"The most concerning aspect was the prospect of using F-16s solely within Ukraine's airspace, as Belgium pointed out, it seems somewhat absurd. These aircraft have a striking range of up to 600 km, depending on the armament. Their primary role should be to prevent Russian aircraft from approaching our territory, which is crucial for our defense."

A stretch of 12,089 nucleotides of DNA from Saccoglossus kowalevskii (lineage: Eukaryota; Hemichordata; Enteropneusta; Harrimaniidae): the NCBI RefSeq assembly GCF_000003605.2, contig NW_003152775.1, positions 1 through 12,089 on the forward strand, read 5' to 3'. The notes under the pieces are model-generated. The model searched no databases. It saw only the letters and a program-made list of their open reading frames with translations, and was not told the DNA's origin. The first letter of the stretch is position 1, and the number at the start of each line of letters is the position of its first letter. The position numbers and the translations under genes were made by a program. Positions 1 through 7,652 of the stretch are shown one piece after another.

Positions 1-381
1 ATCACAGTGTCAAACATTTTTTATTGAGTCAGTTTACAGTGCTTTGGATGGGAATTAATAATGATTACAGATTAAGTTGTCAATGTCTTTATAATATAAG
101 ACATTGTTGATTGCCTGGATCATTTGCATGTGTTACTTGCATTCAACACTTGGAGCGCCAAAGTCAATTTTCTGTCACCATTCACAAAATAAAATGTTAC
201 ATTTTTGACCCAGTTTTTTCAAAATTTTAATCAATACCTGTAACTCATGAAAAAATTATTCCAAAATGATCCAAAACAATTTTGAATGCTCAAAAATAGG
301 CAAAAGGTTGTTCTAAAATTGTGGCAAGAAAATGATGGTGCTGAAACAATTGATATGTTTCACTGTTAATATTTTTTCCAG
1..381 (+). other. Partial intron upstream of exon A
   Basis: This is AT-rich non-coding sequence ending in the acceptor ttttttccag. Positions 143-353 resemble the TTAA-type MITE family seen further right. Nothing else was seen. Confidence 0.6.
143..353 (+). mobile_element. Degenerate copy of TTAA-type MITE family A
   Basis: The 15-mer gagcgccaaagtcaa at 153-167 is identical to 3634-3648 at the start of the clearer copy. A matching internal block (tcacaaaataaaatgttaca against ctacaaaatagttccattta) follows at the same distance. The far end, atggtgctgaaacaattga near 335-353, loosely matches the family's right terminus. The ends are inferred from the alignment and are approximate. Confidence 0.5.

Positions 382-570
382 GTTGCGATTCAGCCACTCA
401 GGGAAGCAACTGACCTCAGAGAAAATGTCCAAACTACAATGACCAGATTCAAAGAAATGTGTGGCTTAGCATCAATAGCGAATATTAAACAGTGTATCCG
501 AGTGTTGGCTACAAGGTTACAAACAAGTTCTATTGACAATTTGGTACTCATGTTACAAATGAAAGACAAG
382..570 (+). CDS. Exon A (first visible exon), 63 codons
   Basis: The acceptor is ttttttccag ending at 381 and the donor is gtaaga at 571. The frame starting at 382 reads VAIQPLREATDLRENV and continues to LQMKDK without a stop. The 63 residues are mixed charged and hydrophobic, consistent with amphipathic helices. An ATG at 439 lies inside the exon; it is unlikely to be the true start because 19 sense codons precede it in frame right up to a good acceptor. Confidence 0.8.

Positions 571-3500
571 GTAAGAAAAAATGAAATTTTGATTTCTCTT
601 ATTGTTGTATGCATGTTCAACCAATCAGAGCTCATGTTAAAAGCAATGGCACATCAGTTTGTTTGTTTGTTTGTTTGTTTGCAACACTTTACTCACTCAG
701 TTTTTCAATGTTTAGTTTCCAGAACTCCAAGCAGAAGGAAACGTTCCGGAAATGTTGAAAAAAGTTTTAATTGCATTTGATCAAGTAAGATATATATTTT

In summary, the authorization to use a wide range of American weapons within Russian territory, despite its limitations, is seen by many as a step toward challenging established boundaries, benefiting Ukrainian defense. While the Kremlin may continue to leverage nuclear threats, history over the past two and a half years of war has shown that breaking taboos has not resulted in catastrophic consequences. However, this doesn't mean risks don't exist. This uncertainty poses the main challenge. Consequently, Western leaders will likely continue to tread cautiously, grappling with Russian blackmail and the hypotheticals it presents.